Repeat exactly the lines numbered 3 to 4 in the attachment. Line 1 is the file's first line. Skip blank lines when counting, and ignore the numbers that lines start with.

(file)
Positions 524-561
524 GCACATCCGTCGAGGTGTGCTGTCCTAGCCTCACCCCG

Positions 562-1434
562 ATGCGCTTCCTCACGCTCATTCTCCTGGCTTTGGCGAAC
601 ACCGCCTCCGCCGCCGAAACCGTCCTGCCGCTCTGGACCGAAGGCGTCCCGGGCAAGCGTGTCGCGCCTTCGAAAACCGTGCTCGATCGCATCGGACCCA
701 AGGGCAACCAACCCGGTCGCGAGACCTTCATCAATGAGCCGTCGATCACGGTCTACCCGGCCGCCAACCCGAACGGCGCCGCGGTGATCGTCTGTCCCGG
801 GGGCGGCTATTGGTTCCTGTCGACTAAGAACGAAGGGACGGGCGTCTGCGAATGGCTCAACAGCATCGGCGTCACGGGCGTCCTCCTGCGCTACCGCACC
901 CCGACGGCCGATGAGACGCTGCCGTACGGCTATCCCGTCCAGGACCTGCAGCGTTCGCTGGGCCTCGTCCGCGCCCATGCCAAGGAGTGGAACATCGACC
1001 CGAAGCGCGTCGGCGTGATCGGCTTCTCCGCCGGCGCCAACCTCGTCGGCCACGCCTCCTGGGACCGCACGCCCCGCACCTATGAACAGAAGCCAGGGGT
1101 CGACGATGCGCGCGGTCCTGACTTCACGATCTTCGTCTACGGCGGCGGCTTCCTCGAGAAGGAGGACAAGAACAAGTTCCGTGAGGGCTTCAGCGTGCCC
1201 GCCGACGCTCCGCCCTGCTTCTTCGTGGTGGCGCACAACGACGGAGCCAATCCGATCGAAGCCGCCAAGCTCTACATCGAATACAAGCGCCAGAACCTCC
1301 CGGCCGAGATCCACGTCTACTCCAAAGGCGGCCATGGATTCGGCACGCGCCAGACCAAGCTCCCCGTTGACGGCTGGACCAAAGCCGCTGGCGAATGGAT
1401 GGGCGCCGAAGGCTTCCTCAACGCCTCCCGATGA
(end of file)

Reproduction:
Positions 562-1434
562 ATGCGCTTCCTCACGCTCATTCTCCTGGCTTTGGCGAAC